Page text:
lundi, décembre 09, 2013

The end of Advent? And how to bring it back.

Before, I could rest in the bliss of virtual ignorance.

Now, because of Facebook, I am aware that many of my friends already have their trees up.

Not only are they standing in foyers and living rooms, but the trees are actually adorned with shiny bulbs, and ribbons, and lights, glimmering out into the darkness.

Not in our home.

We've got a tradition of waiting until it's almost Christmas Eve before we commit to a tree.

A few days before the holiday, I race down to Dan Messner's farm, and choose one of the last ones.

And we certainly don't decorate our tree before Christmas Eve.

Until then, (or so I learned as a new Christian), it was Advent.

Greenery? Appropriate.

A few chaste ribbons? Lovely.

But an abundance of lights and metal and gorgeous frippery?  That's meant for the season of Christmastide.

I was, in other words, an Advent purist (I also am allergic to Christmas music 24/7 for a month before the actual day, so perhaps that makes me an Advent snob).

But a few days ago, I realized something incredibly elementary: it's possible to separate a large, decorated, fragrant fir tree from a man crucified on a tree.  Or even from a small baby asleep in his crib, surrounded by the a family and barnyard cows.

After all, the fashion of adorning trees with ornaments came in with, let's see, Prince Albert. I believe it was the German priest who married young Victoria who really introduced the celebration to England. From thence, like many other wonderful traditions, it made its way over here to the former colonies.

Not to mention that we mark the birth of the Christ child around the time of an ancient pagan festival, the Saturnalia.

In other words, Christmas can be celebrated in ways both secular and sacred.

The secular celebration doesn't have to start the night before Christmas (when all through the house, not a creature was stirring, not even a mouse, because, you see, we have two cats...).

I do object to Christmas at Thanksgiving (or, even worse, Christmas in October), but to each his or her own.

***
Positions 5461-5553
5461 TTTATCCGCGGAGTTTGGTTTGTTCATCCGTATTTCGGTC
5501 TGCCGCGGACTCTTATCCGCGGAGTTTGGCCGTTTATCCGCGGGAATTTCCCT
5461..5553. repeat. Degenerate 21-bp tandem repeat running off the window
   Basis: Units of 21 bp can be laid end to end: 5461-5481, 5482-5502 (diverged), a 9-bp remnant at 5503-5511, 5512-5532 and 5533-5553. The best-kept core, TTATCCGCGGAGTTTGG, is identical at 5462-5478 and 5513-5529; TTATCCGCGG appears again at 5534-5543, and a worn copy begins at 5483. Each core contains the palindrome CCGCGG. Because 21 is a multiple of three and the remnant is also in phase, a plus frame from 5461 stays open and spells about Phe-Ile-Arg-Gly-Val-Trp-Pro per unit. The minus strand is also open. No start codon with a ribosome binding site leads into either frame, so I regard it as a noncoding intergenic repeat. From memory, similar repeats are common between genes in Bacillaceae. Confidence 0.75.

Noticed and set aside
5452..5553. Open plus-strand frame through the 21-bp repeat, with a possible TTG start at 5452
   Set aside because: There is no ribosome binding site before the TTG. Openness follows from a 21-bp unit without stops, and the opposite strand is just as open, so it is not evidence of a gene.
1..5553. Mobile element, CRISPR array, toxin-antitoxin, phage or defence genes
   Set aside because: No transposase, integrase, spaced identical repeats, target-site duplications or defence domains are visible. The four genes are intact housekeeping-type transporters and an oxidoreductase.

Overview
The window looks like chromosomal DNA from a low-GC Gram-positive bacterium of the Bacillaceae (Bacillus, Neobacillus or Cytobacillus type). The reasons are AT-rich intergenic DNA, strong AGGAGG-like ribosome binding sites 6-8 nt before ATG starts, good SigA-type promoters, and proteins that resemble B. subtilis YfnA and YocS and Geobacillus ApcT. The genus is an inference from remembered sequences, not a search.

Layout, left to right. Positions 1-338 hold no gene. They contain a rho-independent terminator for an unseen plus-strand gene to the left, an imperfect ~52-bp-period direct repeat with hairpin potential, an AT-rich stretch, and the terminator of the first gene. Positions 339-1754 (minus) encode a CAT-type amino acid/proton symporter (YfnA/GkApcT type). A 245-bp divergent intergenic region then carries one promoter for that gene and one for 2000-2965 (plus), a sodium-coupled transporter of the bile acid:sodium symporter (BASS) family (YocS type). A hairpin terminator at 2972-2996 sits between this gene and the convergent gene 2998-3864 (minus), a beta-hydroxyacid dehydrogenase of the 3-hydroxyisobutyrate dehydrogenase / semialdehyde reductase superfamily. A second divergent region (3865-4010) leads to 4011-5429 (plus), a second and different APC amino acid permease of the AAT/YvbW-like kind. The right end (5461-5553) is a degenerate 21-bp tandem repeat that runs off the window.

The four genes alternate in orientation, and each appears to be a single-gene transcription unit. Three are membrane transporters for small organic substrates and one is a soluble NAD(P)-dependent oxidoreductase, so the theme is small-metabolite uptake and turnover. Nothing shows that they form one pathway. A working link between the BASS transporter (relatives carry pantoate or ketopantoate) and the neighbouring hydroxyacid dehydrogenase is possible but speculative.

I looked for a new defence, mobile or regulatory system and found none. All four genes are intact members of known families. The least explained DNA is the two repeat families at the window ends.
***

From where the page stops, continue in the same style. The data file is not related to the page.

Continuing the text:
Not everyone who commemorates the holiday is a Christian, and this is a secular country. So if you like an abundance of decorations, music and greens, bring 'em on.

What troubles me is that we seem so caught up in rushing around that, even those of us who follow Christ seem to have closeted, tamed,  and forgotten the reason we celebrate the liturgical season of Advent.

What ever happened to waiting, watching, forgiveness and expectancy?

I happen to be a fan of the liturgical calendar, but in many churches, including my own, it has taken a back seat to other priorities.

The calendar disciplines us, teaches us. The ancient stories of the prophets, the Baptists, the birth remind us that we are timebound creatures.

That sometimes, all we can do is wait.

This waiting itself is a gift from a generous God.

Sometimes we don't know what fruit that waiting will bear until it (he?) appears.

I'm not even sure (perhaps this sounds a wee bit like heresy) that we need to celebrate the birth of the Christchild at Christmas.

Perhaps what I ought to say is that as long as we celebrate God's coming among us in every season, it's o.k. to indulge in all of the very secular festivus that goes along with this particular day in December.

And, while we're at it, let's not confine expectation to Advent. 

Hope, and humility, fear and awe, joy and fulfillment are part of a life lived in the shadow of grace.

Maybe we'll buy a tree a few days early this year.  And perhaps I'll try to see more, feel more...wait more.

After all, I don't want to miss any signs of His presence among us.

Even if he shows up before December 25.

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